“All of those things combined make it an appealing logging system to the government agencies.” Industrial forestry companies also are taking in interest in cut-to-length logging methods, he noted.

                It may still be a “tough ride” for the next few years, said Terry. “But I think it’ll be good in the long run.”

 

Ponsse a Leader in Cut-to-length Logging Systems

                Ponsse was established in Finland in 1970 to meet the demands of forest machine entrepreneur Einari Vidgrén. Dissatisfied with the equipment made by other companies, he built his own forestry machines to withstand heavy-duty use.

                Ponsse now is a leading manufacturer of machines for cut-to-length timber harvesting. Its machines are used throughout the world, working in tropical heat to arctic cold, harvesting species as diverse as eucalyptus to old pine.

                Ponsse specializes in the production, sale, and maintenance of harvesters and forwarders designed for cut-to-length logging and their associated technology and information systems.

                The company manufactures a wide range of both harvesters and forwarders, varying in size, power and capability, depending on the demands of the logging application.

                The Ponsse Ergo harvester is powered by an efficient Mercedes-Benz engine and features a dual circuit hydraulic system for excellent performance. The cabin ergonomics, the service-friendly design, durability, and strong customer support ensure the Ponsse Ergo keeps working productively year after year.

                The patented active front axle suspension system keeps the cab upright on uneven terrain and, with its lowered center of gravity, eliminates operator discomfort caused by swaying.

                Although the Ponsse Ergo has the powerful features of a large machine, its agility, low base weight, and active suspension system, which evenly spreads its ground pressure, make it suitable for the most fragile terrain and thinning sites. It can be equipped with different cutting heads, cranes, tires, and other options to suit the most varied conditions.

                The versatile Ponsse H7 harvester head is well suited for subsequent thinning and regeneration felling. The roller assembly geometry offers large trunk load-bearing capacity. The smooth grip adjustment of the delimbing knives and feed rollers, as well as the locking connection of the non-slip grip feed motors, combine to make it a powerful harvester head.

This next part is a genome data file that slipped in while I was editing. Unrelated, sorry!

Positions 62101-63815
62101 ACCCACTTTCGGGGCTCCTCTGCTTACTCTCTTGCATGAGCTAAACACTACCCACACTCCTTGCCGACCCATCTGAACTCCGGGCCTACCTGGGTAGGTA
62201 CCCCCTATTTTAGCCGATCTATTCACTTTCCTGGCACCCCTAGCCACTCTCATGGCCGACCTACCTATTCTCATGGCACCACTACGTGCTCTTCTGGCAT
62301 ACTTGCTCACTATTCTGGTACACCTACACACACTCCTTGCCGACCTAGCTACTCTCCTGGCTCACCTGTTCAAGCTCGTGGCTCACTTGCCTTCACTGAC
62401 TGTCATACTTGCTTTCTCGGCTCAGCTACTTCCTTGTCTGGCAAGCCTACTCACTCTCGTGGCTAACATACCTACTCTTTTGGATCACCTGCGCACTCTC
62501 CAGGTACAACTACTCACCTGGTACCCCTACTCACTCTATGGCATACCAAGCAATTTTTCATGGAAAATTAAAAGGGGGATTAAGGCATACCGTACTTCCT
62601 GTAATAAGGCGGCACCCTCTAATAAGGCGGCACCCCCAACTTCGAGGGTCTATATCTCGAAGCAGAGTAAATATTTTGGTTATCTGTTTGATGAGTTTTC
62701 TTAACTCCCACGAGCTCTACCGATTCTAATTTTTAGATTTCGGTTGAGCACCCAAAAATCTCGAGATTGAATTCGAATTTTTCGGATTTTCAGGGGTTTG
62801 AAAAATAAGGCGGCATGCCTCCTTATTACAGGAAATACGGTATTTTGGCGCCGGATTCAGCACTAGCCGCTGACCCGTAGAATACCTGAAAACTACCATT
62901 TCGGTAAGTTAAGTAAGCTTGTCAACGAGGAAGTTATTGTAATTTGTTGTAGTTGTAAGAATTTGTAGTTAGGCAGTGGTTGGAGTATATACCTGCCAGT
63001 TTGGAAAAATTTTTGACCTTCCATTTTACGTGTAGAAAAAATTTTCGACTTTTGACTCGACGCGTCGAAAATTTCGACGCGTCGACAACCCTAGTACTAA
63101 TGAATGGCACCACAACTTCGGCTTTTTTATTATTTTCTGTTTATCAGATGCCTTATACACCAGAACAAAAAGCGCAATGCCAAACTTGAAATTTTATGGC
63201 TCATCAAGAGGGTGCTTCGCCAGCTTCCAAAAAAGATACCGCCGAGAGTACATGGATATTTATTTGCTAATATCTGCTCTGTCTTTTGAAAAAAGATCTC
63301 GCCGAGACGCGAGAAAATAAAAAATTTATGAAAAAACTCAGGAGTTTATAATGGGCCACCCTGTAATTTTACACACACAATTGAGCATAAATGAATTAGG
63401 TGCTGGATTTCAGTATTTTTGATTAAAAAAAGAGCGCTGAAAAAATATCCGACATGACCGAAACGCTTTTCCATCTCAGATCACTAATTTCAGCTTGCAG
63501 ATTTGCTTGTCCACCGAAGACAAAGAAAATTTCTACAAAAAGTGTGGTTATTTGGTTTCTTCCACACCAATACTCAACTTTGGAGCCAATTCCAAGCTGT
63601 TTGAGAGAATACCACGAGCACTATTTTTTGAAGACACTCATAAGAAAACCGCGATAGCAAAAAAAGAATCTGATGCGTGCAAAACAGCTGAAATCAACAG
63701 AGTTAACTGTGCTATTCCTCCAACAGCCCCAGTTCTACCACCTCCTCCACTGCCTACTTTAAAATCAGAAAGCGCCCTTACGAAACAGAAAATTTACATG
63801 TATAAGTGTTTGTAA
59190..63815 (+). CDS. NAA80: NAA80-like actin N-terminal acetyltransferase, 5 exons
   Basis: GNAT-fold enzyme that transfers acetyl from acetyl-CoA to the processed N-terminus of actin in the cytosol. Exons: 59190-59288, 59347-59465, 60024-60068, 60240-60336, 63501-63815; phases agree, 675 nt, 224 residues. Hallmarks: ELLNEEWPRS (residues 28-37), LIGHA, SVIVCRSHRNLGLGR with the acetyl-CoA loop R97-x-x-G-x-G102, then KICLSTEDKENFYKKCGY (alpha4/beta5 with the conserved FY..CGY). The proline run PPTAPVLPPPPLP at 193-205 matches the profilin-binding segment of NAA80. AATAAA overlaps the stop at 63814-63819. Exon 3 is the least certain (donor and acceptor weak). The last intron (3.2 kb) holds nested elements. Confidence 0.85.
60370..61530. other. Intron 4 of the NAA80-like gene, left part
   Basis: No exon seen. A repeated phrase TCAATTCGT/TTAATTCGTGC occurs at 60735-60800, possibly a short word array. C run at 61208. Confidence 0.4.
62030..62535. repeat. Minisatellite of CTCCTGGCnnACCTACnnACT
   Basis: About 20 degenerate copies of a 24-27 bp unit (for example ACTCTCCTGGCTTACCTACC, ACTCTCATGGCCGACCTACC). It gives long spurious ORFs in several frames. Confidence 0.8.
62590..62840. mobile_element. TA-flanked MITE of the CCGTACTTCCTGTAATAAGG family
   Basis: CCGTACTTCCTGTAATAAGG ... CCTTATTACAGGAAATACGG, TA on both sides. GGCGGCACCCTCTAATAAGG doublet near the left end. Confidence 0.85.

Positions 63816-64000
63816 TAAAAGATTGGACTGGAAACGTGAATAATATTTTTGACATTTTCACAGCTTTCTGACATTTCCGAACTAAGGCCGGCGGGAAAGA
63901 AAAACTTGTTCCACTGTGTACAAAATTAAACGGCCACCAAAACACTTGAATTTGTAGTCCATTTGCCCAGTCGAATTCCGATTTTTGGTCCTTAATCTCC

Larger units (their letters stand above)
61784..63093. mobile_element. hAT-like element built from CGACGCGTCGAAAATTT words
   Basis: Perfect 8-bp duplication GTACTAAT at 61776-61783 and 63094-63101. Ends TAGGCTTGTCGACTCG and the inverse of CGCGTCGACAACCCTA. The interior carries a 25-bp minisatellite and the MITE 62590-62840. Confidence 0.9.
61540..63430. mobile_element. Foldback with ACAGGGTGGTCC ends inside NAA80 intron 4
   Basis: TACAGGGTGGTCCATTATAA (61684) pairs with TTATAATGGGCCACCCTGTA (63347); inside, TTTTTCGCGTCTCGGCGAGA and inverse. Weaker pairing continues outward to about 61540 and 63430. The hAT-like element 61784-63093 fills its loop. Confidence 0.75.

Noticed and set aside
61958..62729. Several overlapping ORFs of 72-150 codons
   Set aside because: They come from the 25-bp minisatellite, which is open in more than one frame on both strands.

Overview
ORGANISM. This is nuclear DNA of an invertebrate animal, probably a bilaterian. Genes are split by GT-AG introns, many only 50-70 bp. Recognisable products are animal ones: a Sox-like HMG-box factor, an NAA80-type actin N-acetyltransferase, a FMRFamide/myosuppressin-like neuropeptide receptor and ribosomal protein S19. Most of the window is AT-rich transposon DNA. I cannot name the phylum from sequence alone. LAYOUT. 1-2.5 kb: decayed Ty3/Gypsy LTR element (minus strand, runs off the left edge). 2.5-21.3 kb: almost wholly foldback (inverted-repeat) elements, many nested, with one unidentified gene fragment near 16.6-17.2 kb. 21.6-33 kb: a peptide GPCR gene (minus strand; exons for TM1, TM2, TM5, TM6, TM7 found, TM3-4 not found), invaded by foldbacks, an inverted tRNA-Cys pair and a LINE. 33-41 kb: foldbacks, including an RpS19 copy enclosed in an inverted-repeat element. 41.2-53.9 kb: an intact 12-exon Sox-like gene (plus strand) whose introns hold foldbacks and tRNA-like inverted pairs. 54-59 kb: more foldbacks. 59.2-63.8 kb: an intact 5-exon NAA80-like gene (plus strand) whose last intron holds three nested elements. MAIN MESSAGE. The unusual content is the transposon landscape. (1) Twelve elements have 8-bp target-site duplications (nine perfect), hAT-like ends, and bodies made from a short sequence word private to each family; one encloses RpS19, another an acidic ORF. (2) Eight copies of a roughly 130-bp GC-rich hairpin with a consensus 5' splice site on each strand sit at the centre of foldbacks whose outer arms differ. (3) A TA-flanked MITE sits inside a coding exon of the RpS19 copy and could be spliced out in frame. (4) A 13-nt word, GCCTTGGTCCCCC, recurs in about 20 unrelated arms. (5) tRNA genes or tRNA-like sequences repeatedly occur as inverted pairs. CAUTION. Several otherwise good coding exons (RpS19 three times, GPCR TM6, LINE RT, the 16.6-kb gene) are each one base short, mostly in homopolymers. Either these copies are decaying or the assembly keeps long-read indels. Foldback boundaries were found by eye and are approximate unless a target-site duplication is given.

The grip pressure of delimbing knives and feed rollers is adjusted easily according to the size of the trunk, which guarantees minimal friction between the trunk and harvester head during feeding. The controlled feed acceleration and deceleration reduce feed damage and pressure peaks for greater efficiency. The proportional manual feed speed can be activated using the rocker control button on the handle, which makes it easier to handle trees even in extremely demanding conditions.

                The Ponsse Buffalo forwarder, which a carrying capacity of 14 tons, is based on years of development work based on user feedback.  The durable frames withstand heavy loads and are easy to maintain. The sturdy bogies and cylinder-powered frame lock provide reliability under demanding conditions while increasing comfort during driving and loading.

                The turbocharged six cylinder Mercedes-Benz engine is powerful and fuel efficient, and the hydraulic components are of the best available quality and installed in service-friendly locations.

                The Ponsse OptiControl system oversees the power production of the engine and hydraulics based on demand, so power and fuel efficiency are both optimized. GPS positioning, data transfer and reporting systems, and other PC applications of the OptiForwarder information system (optional equipment) provide efficient cut-to-length logging.

                Ponsse has 12 facilities in the U.S. in Maine, New Hampshire, Massachusetts, Michigan, Minnesota, and Wisconsin.

                For more information, call Ponsse North America at is offices in Rhinelander, Wisconsin at (715) 369-4833 or visit www.ponsse.com.